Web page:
Traditional authentication measures are failing: Five questions for safeguarding user identity
By Mario Dusaj, Senior Solutions Engineer at CallSign
Users are increasingly becoming frustrated with passwords, and when they have an issue with an identity verification process, 73 percent of consumers question why they are even continuing to interact with a business.
These frustrations are largely due to traditional methods of multi-factor authentication where users are sent a code via text message to complete the login process. Simply digitizing an analog authentication method, rather than redesigning for a digital world, creates an inherently flawed authenticator. This introduces unnecessary friction and vulnerabilities where users are impersonated or tricked into giving their credentials away. Cybercriminals are savvy, and without the proper controls in place, they may be just a click away.
However, companies can take measures to ensure they are positively identifying users and protecting their business from fraudsters. They need to ask themselves and answer a series of five questions when looking at the authentication process, and layer in behavioral biometrics where possible to identify users.
Is the session secure?
“Is the website or application session secure?” is the first question security leaders should ask themselves, even before looking into a user’s identity. There are instances where scammers use man-in-the-middle attacks to gather information from unsuspecting users through an unsecured website. For example, a legitimate website may have a compromised link embedded in their page that redirects the user to a page that looks and feels real, but instead is siphoning off a user’s information.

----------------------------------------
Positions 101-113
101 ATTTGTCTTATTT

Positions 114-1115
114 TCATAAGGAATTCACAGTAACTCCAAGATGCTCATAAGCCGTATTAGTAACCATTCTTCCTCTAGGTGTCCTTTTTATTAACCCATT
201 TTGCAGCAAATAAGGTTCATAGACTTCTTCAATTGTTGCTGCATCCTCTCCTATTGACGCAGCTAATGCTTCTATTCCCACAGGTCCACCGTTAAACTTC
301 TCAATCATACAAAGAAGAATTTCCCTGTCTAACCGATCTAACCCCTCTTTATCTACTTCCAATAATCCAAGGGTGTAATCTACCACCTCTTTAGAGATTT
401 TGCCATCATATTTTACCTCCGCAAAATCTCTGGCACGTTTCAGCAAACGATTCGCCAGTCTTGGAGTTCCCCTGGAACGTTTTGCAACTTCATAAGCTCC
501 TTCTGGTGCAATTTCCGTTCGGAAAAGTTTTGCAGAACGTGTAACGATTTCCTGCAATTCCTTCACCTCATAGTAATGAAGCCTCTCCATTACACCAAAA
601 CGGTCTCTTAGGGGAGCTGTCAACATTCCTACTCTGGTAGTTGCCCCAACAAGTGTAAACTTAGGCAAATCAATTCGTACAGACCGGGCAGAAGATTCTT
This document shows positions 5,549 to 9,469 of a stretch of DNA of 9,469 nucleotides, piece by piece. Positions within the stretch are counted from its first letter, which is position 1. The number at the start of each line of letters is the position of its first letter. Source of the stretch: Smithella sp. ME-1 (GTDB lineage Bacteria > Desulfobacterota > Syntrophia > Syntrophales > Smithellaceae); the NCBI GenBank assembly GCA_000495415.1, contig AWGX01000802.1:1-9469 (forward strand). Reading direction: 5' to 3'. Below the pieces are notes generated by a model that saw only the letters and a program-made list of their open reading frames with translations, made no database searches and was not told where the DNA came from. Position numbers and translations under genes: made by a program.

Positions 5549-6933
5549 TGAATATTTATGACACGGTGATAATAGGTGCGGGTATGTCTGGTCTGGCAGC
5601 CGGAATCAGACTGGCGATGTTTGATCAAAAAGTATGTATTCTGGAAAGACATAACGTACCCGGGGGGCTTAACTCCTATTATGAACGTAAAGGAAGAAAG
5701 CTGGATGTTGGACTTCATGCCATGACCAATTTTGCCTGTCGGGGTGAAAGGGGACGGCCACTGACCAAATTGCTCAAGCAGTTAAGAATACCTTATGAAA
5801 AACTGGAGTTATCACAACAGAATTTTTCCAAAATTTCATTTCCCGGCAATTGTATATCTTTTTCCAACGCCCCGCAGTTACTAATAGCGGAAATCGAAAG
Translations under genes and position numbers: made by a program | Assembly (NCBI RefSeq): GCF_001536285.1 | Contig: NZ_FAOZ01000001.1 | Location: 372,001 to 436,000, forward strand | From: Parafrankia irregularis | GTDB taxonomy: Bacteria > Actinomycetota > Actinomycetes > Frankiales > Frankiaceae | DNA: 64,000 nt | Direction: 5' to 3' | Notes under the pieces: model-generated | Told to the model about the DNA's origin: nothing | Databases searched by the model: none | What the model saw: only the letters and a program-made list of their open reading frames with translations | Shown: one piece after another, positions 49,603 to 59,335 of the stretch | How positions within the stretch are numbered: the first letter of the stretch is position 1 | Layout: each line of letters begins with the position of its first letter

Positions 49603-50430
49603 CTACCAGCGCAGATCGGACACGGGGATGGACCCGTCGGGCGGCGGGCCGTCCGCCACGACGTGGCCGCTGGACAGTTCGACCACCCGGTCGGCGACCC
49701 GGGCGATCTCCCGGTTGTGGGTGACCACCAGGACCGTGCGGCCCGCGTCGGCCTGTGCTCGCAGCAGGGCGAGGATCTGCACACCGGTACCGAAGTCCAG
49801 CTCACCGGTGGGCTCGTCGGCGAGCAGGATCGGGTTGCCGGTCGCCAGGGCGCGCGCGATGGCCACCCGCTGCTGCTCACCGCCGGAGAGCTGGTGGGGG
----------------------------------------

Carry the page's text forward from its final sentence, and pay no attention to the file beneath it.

By tracking unusual traffic, businesses can detect compromised sessions and secure a user’s digital identity before it’s too late.
Are you engaging with a real human?
Once a session is secure, companies must ask “am I engaging with a real human?” to ensure the user is not a bot.
When someone hears “bot” it’s rarely associated with something good. In the past, bots have made headlines by altering consumers’ perception of the media and even competing with humans for Black Friday deals and one-of-a-kind inventory like the highly coveted PlayStation 5. These tactics are not new and the use of bots currently accounts for 64 percent of internet traffic with 39 percent of that number consisting of bad bots that scrape information and perform malicious activity.
These bad bots may be engineered to conduct a reverse brute force attack that utilizes stolen information from a data breach, and forces millions of login and password combinations into the system until a match is found. Instead of relying on a CAPTCHA to confirm whether users are human, companies can use behavioral biometrics to passively determine if someone’s physical interactions with a device align with human characteristics.
Unlike a bot entering information repeatedly during a brute force attack, human behavior is very hard to replicate.
Is the user genuine?